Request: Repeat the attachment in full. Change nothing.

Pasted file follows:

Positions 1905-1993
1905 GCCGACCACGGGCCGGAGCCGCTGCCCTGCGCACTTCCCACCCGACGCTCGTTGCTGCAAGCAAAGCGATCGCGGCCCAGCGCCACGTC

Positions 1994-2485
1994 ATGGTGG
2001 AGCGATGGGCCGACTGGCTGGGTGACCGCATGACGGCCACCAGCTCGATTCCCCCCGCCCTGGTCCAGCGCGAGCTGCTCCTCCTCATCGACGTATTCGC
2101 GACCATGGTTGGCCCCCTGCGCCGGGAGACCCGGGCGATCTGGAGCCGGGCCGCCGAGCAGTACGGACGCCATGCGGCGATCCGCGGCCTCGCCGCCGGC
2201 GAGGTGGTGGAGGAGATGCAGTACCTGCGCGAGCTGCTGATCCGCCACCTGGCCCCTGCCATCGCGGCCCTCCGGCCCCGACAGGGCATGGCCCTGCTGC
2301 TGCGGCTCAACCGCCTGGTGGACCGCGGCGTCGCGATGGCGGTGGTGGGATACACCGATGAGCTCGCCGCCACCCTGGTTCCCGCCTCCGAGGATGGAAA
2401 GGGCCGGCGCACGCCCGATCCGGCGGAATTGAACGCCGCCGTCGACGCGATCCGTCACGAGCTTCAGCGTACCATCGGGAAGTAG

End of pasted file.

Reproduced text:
Positions 1905-1993
1905 GCCGACCACGGGCCGGAGCCGCTGCCCTGCGCACTTCCCACCCGACGCTCGTTGCTGCAAGCAAAGCGATCGCGGCCCAGCGCCACGTC

Positions 1994-2485
1994 ATGGTGG
2001 AGCGATGGGCCGACTGGCTGGGTGACCGCATGACGGCCACCAGCTCGATTCCCCCCGCCCTGGTCCAGCGCGAGCTGCTCCTCCTCATCGACGTATTCGC
2101 GACCATGGTTGGCCCCCTGCGCCGGGAGACCCGGGCGATCTGGAGCCGGGCCGCCGAGCAGTACGGACGCCATGCGGCGATCCGCGGCCTCGCCGCCGGC
2201 GAGGTGGTGGAGGAGATGCAGTACCTGCGCGAGCTGCTGATCCGCCACCTGGCCCCTGCCATCGCGGCCCTCCGGCCCCGACAGGGCATGGCCCTGCTGC
2301 TGCGGCTCAACCGCCTGGTGGACCGCGGCGTCGCGATGGCGGTGGTGGGATACACCGATGAGCTCGCCGCCACCCTGGTTCCCGCCTCCGAGGATGGAAA
2401 GGGCCGGCGCACGCCCGATCCGGCGGAATTGAACGCCGCCGTCGACGCGATCCGTCACGAGCTTCAGCGTACCATCGGGAAGTAG